Vast majority of its auditorium is modular and tubular. And yet it's one of Italy's most modern stadia and not just because of the despair of the country's infrastructure overall...
Depending on interpretation, construction of this stadium in Italian town of Frosinone took over 40 years. Its beginning dates back to early 1970s, though the structures we're celebrating today are the outcome of last two years of work. Before that Stadio Benito Stirpe was almost unused, standing unfinished for decades.
Now, for just under a month, it's already the home of Frosinone Calcio and can be called the single best stadium throughout Italy's capital region Lazio. It's much smaller than Stadio Olimpico, of course (16,000 is no match for 70,000), but at the same time much more modern and better-suited for football.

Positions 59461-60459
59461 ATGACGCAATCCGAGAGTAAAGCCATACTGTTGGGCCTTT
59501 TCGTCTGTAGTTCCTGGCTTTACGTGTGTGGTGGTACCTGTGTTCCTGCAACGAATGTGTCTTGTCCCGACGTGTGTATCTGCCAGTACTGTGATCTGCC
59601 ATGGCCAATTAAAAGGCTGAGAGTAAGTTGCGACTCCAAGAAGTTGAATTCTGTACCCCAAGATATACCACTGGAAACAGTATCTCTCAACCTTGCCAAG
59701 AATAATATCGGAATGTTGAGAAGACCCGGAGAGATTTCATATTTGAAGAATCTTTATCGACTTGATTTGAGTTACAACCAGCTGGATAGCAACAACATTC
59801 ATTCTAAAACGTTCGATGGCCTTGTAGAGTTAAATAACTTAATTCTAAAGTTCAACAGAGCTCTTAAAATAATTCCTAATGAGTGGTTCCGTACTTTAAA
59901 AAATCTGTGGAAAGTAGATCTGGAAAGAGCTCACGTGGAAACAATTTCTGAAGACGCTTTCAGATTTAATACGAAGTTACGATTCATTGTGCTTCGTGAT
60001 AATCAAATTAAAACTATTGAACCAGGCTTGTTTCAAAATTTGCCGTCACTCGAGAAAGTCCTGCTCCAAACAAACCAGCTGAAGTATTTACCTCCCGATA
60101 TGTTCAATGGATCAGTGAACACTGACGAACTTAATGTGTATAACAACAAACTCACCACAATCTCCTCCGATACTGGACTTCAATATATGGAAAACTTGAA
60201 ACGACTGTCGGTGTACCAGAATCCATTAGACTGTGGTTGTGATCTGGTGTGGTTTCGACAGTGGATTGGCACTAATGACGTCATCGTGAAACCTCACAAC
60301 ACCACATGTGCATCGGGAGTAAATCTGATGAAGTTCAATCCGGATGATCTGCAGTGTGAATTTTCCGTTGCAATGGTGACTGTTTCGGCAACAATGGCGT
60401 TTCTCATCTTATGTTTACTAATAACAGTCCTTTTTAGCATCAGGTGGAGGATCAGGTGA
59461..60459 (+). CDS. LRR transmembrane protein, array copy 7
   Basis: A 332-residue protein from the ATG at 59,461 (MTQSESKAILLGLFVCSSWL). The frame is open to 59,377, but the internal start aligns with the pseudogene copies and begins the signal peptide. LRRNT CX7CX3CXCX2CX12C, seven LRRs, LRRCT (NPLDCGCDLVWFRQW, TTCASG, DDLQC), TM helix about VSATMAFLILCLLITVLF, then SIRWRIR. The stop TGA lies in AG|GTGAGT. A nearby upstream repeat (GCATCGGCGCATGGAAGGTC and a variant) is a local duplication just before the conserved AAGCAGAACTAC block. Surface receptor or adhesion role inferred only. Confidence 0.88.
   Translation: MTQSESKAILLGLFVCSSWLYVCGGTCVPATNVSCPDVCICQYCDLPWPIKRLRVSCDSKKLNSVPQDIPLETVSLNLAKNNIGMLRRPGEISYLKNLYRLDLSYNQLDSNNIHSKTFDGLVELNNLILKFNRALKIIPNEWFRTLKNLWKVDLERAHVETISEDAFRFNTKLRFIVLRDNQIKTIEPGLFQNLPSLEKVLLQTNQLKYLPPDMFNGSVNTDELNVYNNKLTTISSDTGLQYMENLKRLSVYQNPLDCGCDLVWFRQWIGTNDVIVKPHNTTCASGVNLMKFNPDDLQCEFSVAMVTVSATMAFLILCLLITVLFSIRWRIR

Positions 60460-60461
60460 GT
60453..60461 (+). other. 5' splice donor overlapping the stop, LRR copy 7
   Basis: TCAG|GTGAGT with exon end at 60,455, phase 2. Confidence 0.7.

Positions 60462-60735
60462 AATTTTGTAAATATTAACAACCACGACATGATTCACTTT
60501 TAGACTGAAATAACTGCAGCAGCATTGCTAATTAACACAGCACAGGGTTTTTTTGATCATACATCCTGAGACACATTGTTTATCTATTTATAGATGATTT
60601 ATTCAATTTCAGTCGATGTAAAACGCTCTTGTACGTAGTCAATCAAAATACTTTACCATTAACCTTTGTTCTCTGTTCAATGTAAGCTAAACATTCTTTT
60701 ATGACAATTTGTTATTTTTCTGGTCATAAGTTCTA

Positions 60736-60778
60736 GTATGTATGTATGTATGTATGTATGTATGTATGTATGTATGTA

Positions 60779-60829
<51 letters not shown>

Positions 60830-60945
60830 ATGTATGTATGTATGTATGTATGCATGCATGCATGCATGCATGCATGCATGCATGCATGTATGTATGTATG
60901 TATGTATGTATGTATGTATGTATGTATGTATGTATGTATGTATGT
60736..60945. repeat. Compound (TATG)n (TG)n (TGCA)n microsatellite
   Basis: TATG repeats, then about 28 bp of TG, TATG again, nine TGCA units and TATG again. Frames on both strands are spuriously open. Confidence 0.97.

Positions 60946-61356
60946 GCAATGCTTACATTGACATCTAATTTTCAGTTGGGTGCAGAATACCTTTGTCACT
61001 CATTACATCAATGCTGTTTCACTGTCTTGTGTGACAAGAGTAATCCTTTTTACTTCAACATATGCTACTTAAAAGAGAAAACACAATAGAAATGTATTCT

It's even considered the third best stadium nationwide after Juventus Stadium and Dacia Arena. In one regard it really is third. That is, it's the third major stadium to be financed with the new financing model including Istituto per il Credito Sportivo – public entity created solely to aid sports and cultural projects nationwide.
In Frosinone's case the funding was divided into two phases. First phase, when three temporary grandstands were built in 2015-2016, was covered by the municipality (some €4 million). But then Frosinone was awarded freehold of the stadium until 2061 and took over. The club received €8 million from Credito Sportivo (with a deadline of 15 years to return the loan) and pledged to cover the remainder of what's officially claimed to be a €20 million stadium.
By far the most interesting thing about Stadio Benito Stirpe is that its seating is indeed largely temporary and tubular, which has been a recurring theme in Italian football. This doesn't mean that it cannot withstand long-term use by Frosinone fans and it's not that easy to spot its thick web of tubes hidden beneath cladding both inside and outside the stands. We strongly suggest that you visit our presentation of the building on StadiumDB!